General cold condition greywater suggestions:

Continuous downhill slope in all collection and distribution plumbing

No standing water = nothing to freeze. Greywater is warm enough that it will melt a film of ice in distribution plumbing each time it drains, without buildup.
Branched drain systems are a distribution system with continuous downhill slope.

Clear discharge outlets

At least six inches of fall from the greywater outlet to the surface the water lands on will prevent the outlet from plugging with ice. The ground should slope away steeply from the outlet at first, then may gradually flatten—transitioning from say, 4% slope to 1-2% within the four feet of the outlet.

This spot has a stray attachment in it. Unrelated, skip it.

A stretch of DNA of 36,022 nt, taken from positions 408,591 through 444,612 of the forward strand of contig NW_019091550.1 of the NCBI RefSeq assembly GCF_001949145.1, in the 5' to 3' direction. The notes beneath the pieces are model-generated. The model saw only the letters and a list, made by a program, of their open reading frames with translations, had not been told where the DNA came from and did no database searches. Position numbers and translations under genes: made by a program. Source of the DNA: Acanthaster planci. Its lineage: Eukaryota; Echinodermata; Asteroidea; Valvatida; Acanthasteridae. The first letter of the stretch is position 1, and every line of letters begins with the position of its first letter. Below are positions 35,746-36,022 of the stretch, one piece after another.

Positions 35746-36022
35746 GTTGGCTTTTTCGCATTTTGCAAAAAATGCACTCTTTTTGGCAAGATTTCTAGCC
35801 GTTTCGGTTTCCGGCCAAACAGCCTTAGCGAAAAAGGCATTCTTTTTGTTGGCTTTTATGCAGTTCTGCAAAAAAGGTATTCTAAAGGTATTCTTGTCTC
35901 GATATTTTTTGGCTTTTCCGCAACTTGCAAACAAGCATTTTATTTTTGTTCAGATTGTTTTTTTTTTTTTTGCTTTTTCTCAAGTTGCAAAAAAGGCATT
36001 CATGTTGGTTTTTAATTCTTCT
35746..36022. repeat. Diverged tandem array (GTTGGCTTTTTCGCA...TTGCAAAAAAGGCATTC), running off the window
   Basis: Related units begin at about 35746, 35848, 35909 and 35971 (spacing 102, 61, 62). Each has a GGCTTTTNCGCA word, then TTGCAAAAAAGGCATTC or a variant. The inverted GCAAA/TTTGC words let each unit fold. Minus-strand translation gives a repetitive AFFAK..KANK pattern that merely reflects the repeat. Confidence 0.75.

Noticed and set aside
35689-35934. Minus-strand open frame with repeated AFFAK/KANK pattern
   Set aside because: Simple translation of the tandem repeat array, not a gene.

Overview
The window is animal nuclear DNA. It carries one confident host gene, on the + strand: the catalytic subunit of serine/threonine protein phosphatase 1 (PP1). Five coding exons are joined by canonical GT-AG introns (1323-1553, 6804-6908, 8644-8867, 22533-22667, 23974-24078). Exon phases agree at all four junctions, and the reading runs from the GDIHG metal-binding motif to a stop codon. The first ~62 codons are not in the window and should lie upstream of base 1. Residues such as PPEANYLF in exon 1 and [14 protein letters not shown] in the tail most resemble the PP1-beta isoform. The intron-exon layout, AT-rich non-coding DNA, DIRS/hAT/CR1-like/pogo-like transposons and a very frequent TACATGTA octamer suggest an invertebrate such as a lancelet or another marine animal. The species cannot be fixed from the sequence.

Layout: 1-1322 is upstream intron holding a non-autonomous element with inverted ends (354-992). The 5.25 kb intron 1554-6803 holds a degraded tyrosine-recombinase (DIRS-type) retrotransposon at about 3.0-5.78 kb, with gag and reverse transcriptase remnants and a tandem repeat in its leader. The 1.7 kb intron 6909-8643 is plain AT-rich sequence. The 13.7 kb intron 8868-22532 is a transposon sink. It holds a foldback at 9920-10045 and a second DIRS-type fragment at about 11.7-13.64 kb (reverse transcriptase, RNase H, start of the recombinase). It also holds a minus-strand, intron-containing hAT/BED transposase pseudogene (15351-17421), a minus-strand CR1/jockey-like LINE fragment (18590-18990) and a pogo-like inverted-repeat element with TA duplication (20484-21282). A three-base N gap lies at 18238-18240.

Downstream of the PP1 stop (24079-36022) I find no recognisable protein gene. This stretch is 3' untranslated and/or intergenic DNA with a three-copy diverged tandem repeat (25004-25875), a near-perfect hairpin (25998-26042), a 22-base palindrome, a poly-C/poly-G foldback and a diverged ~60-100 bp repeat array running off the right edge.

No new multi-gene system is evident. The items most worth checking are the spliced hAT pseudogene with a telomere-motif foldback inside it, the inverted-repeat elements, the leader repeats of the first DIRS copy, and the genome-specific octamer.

Insulate the system

Continuously downhill sloping pipes may not require any insulation. However, burying them in the soil and covering them with mulch will certainly provide some.
Mulch basins generally will stay unfrozen well above frost line, because of heat from applied greywater and composting, held in by insulating mulch and snow above.
The composting heat can be cranked up by adding plenty of carbonaceous yard waste in the fall (leaves, for example) then adding nitrogen throughout the winter via the greywater (by peeing in the shower, for example).

Apply greywater in a warm microclimate

On the south and west side of a house, within a windbreak to the north, the climate will be significantly less frosty.

Apply greywater in a passive solar greenhouse

A passive solar greywater greenhouse is the ultimate in favorable microclimates. The treatment capacity per square foot in a greenhouse can easily be many multiples of the capacity outdoors. (Each 10 degree Celsius increase in temperature doubles the rate of most biological reactions.)

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